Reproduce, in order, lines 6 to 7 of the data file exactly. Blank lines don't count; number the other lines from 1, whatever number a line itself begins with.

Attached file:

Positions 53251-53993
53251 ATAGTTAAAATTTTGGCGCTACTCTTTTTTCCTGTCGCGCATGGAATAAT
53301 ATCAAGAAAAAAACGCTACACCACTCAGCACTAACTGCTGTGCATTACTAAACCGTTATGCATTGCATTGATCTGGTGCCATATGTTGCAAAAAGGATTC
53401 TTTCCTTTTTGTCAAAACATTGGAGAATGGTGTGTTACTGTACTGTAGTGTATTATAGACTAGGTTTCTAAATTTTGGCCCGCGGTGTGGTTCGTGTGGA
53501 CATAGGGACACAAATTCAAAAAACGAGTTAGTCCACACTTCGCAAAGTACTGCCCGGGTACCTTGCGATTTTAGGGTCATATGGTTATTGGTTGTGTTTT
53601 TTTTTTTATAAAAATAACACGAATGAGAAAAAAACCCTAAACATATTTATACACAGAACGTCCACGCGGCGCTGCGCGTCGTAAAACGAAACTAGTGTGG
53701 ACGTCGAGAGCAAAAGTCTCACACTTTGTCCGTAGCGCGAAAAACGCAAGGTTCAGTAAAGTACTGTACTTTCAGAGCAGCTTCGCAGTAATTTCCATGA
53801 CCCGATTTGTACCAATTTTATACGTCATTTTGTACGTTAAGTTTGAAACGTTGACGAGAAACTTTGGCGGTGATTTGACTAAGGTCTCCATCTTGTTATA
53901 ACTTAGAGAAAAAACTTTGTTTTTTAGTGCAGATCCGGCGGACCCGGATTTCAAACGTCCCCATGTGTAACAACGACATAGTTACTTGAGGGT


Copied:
53601 TTTTTTTATAAAAATAACACGAATGAGAAAAAAACCCTAAACATATTTATACACAGAACGTCCACGCGGCGCTGCGCGTCGTAAAACGAAACTAGTGTGG
53701 ACGTCGAGAGCAAAAGTCTCACACTTTGTCCGTAGCGCGAAAAACGCAAGGTTCAGTAAAGTACTGTACTTTCAGAGCAGCTTCGCAGTAATTTCCATGA